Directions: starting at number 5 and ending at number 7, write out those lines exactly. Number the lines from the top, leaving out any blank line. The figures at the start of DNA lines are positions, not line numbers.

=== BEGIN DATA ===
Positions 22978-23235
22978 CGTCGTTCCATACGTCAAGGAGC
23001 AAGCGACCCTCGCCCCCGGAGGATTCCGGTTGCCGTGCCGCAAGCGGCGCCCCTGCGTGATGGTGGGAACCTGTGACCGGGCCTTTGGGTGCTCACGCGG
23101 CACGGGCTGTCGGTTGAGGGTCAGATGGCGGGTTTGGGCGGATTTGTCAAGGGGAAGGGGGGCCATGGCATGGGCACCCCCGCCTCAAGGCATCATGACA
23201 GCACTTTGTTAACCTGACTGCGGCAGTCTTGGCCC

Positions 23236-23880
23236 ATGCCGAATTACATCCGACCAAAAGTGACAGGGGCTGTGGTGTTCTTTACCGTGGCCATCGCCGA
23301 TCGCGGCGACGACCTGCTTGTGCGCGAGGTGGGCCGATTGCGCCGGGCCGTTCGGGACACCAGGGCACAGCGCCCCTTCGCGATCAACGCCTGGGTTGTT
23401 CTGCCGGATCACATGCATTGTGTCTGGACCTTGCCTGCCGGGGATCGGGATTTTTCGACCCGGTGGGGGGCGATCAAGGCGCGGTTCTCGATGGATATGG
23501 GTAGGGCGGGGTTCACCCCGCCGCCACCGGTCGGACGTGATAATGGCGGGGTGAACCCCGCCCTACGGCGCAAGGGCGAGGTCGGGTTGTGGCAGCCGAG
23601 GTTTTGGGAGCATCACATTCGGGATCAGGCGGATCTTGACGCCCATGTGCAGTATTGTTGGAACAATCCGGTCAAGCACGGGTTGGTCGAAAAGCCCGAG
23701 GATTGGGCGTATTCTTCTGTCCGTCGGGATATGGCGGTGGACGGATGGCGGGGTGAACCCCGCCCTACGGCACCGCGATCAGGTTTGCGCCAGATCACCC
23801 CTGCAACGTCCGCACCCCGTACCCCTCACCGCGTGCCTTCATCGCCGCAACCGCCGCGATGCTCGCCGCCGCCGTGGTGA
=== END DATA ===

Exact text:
23201 GCACTTTGTTAACCTGACTGCGGCAGTCTTGGCCC

Positions 23236-23880
23236 ATGCCGAATTACATCCGACCAAAAGTGACAGGGGCTGTGGTGTTCTTTACCGTGGCCATCGCCGA